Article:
The understanding of shear-mode crack growth mechanisms and crack branching phenomena is of
great interest for a variety of practical engineering situations. Despite this fact, relatively little research is
available regarding these topics. Of the studies that have been performed, few provide a means of quantifying
such effects and most consider crack growth starting from a precrack. The current study is aimed at trying to fill
some of the research voids in these areas by investigating the effects of microcrack coalescence, loading level,
and superimposed normal stresses on the mode II crack behavior of naturally initiated fatigue cracks. Based on
the experimental results and subsequent analyses, it was determined that microcrack networks and coalescence
have little to no effect on the experimentally observed crack paths regardless of the applied loading level.
Instead, the preferred crack growth mode is shown to have a dependence on the applied shear stress magnitude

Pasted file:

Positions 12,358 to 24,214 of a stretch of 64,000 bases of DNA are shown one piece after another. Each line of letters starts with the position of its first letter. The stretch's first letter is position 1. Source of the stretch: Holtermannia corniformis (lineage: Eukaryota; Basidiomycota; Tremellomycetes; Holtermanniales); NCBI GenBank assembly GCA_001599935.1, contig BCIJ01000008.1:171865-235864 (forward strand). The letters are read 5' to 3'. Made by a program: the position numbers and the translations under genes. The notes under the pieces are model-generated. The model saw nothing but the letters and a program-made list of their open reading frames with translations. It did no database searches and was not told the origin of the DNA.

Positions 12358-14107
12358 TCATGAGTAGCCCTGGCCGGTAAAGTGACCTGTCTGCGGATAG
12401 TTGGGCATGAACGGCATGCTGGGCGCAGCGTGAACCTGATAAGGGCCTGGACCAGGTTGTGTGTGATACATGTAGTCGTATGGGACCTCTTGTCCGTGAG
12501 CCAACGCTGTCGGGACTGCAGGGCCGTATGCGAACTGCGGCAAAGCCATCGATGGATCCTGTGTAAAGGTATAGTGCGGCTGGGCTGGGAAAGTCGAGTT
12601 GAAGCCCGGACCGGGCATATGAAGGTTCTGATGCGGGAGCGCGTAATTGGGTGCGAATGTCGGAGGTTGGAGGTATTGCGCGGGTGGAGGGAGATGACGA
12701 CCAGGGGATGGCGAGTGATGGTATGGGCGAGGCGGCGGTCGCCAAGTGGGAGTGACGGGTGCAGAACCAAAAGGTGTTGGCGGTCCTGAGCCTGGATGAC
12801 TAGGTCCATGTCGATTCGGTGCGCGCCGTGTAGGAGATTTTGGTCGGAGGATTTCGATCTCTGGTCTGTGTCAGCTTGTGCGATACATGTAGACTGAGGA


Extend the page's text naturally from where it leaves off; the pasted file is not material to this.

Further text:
and stress normal to the crack plane, indicating a significant role of fiction and roughness induced crack closure
effects in the crack growth process. A simple model is then proposed to quantify these effects based on the idea
that crack face interaction reduces the effective mode II SIF by allowing a portion of the nominally applied
loading to be transferred through a crack. The model agrees qualitatively with the experimentally observed
trends for pure torsion loading and predicts crack branching lengths within a factor of 2 for all loadings
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